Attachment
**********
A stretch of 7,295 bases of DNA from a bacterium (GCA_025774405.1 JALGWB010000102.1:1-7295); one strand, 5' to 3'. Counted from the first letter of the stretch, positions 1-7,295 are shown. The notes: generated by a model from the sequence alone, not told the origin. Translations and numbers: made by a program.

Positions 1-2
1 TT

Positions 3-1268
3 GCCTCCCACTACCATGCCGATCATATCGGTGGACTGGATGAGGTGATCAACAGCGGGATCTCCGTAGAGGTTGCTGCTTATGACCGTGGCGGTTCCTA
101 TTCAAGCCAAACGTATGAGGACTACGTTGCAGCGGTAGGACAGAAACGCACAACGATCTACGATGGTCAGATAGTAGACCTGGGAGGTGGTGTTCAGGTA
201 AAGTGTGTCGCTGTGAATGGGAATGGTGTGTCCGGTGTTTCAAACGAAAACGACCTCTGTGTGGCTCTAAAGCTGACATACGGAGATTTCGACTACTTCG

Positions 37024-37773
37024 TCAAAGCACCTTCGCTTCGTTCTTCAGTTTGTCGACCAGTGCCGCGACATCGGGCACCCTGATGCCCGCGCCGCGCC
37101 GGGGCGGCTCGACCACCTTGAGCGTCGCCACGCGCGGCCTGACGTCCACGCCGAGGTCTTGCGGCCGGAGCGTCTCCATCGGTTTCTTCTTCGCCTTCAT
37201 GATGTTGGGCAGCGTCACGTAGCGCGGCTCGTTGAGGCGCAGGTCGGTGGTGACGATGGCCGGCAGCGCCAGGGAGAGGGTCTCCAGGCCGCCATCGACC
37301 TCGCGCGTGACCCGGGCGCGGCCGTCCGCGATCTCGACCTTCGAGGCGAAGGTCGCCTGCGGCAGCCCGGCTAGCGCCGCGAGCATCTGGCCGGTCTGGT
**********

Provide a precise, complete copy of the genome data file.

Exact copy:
A stretch of 7,295 bases of DNA from a bacterium (GCA_025774405.1 JALGWB010000102.1:1-7295); one strand, 5' to 3'. Counted from the first letter of the stretch, positions 1-7,295 are shown. The notes: generated by a model from the sequence alone, not told the origin. Translations and numbers: made by a program.

Positions 1-2
1 TT

Positions 3-1268
3 GCCTCCCACTACCATGCCGATCATATCGGTGGACTGGATGAGGTGATCAACAGCGGGATCTCCGTAGAGGTTGCTGCTTATGACCGTGGCGGTTCCTA
101 TTCAAGCCAAACGTATGAGGACTACGTTGCAGCGGTAGGACAGAAACGCACAACGATCTACGATGGTCAGATAGTAGACCTGGGAGGTGGTGTTCAGGTA
201 AAGTGTGTCGCTGTGAATGGGAATGGTGTGTCCGGTGTTTCAAACGAAAACGACCTCTGTGTGGCTCTAAAGCTGACATACGGAGATTTCGACTACTTCG

Positions 37024-37773
37024 TCAAAGCACCTTCGCTTCGTTCTTCAGTTTGTCGACCAGTGCCGCGACATCGGGCACCCTGATGCCCGCGCCGCGCC
37101 GGGGCGGCTCGACCACCTTGAGCGTCGCCACGCGCGGCCTGACGTCCACGCCGAGGTCTTGCGGCCGGAGCGTCTCCATCGGTTTCTTCTTCGCCTTCAT
37201 GATGTTGGGCAGCGTCACGTAGCGCGGCTCGTTGAGGCGCAGGTCGGTGGTGACGATGGCCGGCAGCGCCAGGGAGAGGGTCTCCAGGCCGCCATCGACC
37301 TCGCGCGTGACCCGGGCGCGGCCGTCCGCGATCTCGACCTTCGAGGCGAAGGTCGCCTGCGGCAGCCCGGCTAGCGCCGCGAGCATCTGGCCGGTCTGGT